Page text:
Art has to move you and design does not, unless it’s a good design for a bus. David Hockney
David Hockney, OM, CH, RA (born 9 July 1937) is an English painter, draftsman, printmaker, stage designer and photographer. An important contributor to the pop art movement of the 1960s, he is considered one of the most influential British artists of the 20th century.
Hockney has owned a home and studio in Bridlington, London, and two residences in California, where he has lived on and off since 1964: one in the Hollywood Hills, one in Malibu, and an office and archives on Santa Monica Boulevard in West Hollywood, California.
The happiness of your life depends upon the quality of your thoughts: therefore, guard accordingly, and take care that you entertain no notions unsuitable to virtue and reasonable nature. Marcus Aurelius
Marcus Aurelius was Roman emperor from, ruling jointly with his adoptive brother, Lucius Verus, until Verus’ death in 169, and jointly with his son, Commodus, from 177 till Aurelius’ own death. He was the last of the so-called Five Good Emperors.
Anyone who has spent a few nights in a tent during a storm can tell you: The world doesn’t care all that much if you live or die.
Anthony Doerr (born October 27, 1973) is an American author of novels and short stories. He gained widespread recognition for his 2014 novel All the Light We Cannot See, which won the Pulitzer Prize for Fiction.
If God wanted us to be naked, why did he invent sexy lingerie? Shannen Doherty
Shannen Maria Doherty (born April 12, 1971) is an American actress, producer, and television director. She is known for her roles as Maggie Malene in Girls Just Want to Have Fun (1985), Heather Duke in Heathers (1988), Brenda Walsh in Beverly Hills, 90210 (1990–1994), and as Prue Halliwell in Charmed (1998–2001). And Mallrats with Kevin Smith.
I’m gonna put a curse on you and all your kids will be born completely naked. Jimi Hendrix
James Marshall “Jimi” Hendrix (born Johnny Allen Hendrix; November 27, 1942 – September 18, 1970) was an American rock guitarist, singer, and songwriter. Although his mainstream career spanned only four years, he is widely regarded as one of the most influential electric guitarists in the history of popular music, and one of the most celebrated musicians of the 20th century. The Rock and Roll Hall of Fame describes him as “arguably the greatest instrumentalist in the history of rock music”
Research is to see what everybody else has seen, and to think what nobody else has thought. Albert Szent-Gyorgyi
Albert Szent-Györgyi von Nagyrápolt ( September 16, 1893 – October 22, 1986) was a Hungarian biochemist who won the Nobel Prize in Physiology or Medicine in 1937. He is credited with discovering vitamin C and the components and reactions of the citric acid cycle. He was also active in the Hungarian Resistance during World War II and entered Hungarian politics after the war.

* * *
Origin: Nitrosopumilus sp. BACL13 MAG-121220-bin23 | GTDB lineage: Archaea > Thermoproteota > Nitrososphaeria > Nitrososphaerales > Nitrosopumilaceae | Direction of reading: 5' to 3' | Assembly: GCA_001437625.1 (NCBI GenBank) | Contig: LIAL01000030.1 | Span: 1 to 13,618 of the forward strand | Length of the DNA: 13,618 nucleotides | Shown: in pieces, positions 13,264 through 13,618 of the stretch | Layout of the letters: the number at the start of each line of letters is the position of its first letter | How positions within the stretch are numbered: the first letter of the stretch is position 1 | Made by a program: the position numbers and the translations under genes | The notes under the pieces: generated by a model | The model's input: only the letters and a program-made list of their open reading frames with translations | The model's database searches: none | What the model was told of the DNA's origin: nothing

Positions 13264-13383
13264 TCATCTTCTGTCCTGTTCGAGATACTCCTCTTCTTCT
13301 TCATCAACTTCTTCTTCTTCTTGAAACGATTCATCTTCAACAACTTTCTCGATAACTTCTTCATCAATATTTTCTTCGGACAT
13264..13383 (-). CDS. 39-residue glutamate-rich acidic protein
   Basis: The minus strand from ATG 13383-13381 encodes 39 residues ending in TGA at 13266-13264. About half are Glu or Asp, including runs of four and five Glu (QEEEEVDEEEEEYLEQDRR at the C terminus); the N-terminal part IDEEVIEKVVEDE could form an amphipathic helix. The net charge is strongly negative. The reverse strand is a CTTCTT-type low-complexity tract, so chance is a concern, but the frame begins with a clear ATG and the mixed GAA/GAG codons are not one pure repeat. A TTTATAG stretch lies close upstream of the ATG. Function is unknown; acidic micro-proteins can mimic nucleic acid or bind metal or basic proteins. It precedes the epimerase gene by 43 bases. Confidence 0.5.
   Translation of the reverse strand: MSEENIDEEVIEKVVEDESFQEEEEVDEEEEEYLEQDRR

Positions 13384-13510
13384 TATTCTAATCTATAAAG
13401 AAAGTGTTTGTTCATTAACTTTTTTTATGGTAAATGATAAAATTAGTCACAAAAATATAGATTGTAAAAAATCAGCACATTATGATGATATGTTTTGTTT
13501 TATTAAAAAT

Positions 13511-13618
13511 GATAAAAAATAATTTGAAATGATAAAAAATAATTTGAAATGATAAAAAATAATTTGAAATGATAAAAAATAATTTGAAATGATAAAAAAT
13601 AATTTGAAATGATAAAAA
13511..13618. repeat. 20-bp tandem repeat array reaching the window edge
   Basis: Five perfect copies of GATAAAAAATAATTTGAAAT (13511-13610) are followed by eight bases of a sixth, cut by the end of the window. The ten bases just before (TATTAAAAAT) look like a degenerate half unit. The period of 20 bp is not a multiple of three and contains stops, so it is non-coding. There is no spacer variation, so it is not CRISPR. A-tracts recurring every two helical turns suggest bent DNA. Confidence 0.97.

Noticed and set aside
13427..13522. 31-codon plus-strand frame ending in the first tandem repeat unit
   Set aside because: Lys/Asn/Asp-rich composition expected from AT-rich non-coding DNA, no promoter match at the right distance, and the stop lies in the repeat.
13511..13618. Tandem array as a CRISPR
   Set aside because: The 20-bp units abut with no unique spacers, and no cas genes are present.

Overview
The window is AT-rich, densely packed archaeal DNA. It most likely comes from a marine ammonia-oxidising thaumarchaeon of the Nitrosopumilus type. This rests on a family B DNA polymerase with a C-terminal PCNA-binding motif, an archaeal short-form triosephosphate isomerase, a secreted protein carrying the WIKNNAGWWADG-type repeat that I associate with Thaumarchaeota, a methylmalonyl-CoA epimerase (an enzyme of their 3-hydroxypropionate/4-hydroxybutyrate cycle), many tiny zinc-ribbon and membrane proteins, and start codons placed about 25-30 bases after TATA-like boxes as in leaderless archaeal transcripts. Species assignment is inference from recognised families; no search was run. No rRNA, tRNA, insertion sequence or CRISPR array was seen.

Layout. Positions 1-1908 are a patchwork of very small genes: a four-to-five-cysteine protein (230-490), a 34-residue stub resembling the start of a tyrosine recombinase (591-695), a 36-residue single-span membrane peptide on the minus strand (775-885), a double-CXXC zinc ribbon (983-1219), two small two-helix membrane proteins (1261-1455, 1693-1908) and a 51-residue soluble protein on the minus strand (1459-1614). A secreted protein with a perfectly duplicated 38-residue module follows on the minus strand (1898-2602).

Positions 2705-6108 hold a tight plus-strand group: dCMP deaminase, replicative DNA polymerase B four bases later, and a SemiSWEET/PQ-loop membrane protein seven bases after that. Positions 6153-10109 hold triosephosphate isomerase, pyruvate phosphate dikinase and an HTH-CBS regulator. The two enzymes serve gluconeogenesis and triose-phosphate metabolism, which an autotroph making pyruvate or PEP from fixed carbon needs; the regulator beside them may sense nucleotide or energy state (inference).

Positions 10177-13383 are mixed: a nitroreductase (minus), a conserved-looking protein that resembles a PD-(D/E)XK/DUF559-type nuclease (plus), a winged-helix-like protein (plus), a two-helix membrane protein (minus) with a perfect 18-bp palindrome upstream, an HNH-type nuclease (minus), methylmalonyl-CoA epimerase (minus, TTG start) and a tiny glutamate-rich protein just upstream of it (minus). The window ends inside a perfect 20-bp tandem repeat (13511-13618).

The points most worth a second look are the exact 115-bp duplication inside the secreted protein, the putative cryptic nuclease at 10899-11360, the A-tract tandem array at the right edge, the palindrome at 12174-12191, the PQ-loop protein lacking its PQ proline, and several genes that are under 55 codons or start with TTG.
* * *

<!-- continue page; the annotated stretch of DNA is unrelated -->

There are only two things we should fight for. One is the defense of our homes and the other is the Bill of Rights. Smedley Butler
Smedley Darlington Butler (July 30, 1881 – June 21, 1940) was a United States Marine Corps major general, the highest rank authorized at that time, and at the time of his death the most decorated Marine in U.S. history. During his 34-year career as a Marine, he participated in military actions in the Philippines, China, in Central America and the Caribbean during the Banana Wars, and France in World War I. Butler later became an outspoken critic of U.S. wars and their consequences, as well as exposing the Business Plot, an alleged plan to overthrow the U.S. government.
By the end of his career, Butler had received 16 medals, five for heroism. He is one of 19 men to receive the Medal of Honor twice, one of three to be awarded both the Marine Corps Brevet Medal (along with Wendell Neville and David Porter) and the Medal of Honor, and the only Marine to be awarded the Brevet Medal and two Medals of Honor, all for separate actions.
In 1933, he became involved in a controversy known as the Business Plot, when he told a congressional committee that a group of wealthy industrialists were planning a military coup to overthrow Franklin D. Roosevelt, with Butler selected to lead a march of veterans to become dictator, similar to other Fascist regimes at that time. The individuals involved all denied the existence of a plot and the media ridiculed the allegations. But a final report by a special House of Representatives Committee confirmed some of Butler’s testimony.
In 1935, Butler wrote a book titled War Is a Racket, where he described and criticized the workings of the United States in its foreign actions and wars, such as those he was a part of, including the American corporations and other imperialist motivations behind them. After retiring from service, he became a popular activist, speaking at meetings organized by veterans, pacifists, and church groups in the 1930s.